Hardcore adventurers

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Adventure comparo

Triumph Tiger XC 800 vs BMW F800 GS vs Yamaha XT660Z Ténéré

Mucking about in the mud

Words: Stuart Woodbury
Photos: Nick Wood

We recently put the big adventure tourers through our torture test (ARR #65) and now it’s the turn of the mid-size bikes to be hung out to dry.

 

These three, the BMW F 800 GS, Triumph Tiger XC and Yamaha’s XT660Z Ténéré, are the next thing to full-on enduro bikes — there’s some Dakar rally DNA in the mix — and they are capable of covering big distances, taking you anywhere you want to go.

 

To push them to the limit, we rode them out the back of Lithgow NSW where there is some seriously rugged terrain. We tested them on very fast fire trails, serious uphills, nasty, rocky downhills, deep-water crossings and jumps. It was definitely hardcore stuff.

 

We’ve tested the competent GS and Ténéré a couple of times but the newcomer, the Tiger XC, was eager to show what it could do.
My fellow test riders were Nick Wood and “Big Phil” who participated in our previous adventure tourer comparison. Phil is an enduro racer and was our guide through the “power line run” starting at the Zig Zag Railway at Lithgow, heading towards our lunch stop at the Capertee pub.

Engines

To refresh your memory: the BMW F 800 GS has the relatively new and super-flexible parallel twin powerplant and our previous testers loved its seamless spread of power and torque on all terrain.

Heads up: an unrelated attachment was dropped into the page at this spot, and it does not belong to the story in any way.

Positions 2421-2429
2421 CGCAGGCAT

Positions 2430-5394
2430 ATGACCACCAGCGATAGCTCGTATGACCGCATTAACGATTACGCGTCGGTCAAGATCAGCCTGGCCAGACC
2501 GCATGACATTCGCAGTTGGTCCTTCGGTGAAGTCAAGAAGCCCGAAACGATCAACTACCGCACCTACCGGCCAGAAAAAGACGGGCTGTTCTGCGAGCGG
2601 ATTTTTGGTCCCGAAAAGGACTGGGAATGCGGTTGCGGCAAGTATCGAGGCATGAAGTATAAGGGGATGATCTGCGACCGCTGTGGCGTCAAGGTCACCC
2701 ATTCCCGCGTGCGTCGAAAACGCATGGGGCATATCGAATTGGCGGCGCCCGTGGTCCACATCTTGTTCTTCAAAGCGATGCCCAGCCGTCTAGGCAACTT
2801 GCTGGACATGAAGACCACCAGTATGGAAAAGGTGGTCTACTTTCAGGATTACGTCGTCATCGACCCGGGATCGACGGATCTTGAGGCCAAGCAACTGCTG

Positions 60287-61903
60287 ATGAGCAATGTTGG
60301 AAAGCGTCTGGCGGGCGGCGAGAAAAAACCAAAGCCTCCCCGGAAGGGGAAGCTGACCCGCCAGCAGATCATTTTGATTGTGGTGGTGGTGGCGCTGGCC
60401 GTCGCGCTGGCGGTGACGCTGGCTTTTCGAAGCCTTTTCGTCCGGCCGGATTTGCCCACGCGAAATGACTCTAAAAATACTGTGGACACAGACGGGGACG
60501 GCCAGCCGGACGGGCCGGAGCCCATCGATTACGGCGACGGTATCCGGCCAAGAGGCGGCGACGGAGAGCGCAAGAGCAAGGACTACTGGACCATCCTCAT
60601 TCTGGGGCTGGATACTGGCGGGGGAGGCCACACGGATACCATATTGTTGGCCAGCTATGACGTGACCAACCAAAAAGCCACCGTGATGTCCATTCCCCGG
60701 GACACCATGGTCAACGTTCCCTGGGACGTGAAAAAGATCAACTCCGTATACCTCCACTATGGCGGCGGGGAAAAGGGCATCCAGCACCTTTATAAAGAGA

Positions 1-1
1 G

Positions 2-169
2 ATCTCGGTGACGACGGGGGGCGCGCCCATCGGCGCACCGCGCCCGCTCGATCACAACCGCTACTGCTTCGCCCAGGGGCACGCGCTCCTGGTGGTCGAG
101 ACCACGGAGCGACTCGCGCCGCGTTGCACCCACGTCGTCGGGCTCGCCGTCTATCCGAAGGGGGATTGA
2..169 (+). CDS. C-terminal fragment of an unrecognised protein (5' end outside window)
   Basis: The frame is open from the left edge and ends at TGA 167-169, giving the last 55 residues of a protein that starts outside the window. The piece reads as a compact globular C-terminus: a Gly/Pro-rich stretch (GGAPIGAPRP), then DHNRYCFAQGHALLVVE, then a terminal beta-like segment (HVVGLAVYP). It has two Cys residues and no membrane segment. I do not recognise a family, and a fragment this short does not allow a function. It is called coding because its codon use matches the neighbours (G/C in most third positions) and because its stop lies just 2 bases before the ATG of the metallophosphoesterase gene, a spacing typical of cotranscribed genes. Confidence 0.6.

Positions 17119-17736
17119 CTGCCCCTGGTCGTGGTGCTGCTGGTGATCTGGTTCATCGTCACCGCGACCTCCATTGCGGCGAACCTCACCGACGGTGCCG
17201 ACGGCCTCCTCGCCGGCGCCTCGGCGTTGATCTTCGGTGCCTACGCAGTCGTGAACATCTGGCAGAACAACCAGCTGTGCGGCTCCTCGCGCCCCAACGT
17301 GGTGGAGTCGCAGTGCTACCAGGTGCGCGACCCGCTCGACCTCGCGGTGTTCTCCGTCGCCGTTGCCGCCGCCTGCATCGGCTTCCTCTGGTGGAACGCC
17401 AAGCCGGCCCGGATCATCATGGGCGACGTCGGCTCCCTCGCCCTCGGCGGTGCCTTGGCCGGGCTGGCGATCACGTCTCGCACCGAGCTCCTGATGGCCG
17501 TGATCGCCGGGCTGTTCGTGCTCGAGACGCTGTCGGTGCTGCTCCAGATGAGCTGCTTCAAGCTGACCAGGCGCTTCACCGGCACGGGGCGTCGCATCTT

With its big single 600cc thumper, the Ténéré has the more serious off-road-focused engine where its enormous engine braking helps keep things under control when negotiating steep descents.

 

The newcomer, Triumph’s 800 Tiger XC, sticks with the marque’s popular three-cylinder layout and has been built to deliver good low-midrange power — and when the track opens up there’s still plenty of top-end to liven things up.

The test

As we headed off into the dirt, Nick hopped on the Tiger XC, Phil chose the Ténéré and I picked the GS. Due to recent heavy rain, the tracks had turned into a combination of mud and soft sand that kept us on our toes all day because, with bikes weighing over 200kg, total concentration was required to avoid eating some of Mother Nature’s finest.

 

All three bikes handled the first big, loose, rocky downhill well. But what comes down must go up. When we stared at the way up the other side I thought, “Whoa, this is going to be hard!” Imagine looking almost straight up for 100 metres or so and knowing that if you stalled on any part of the hill you were like to come tumbling right back down again. Deep ruts and slushy mud made it look even more difficult.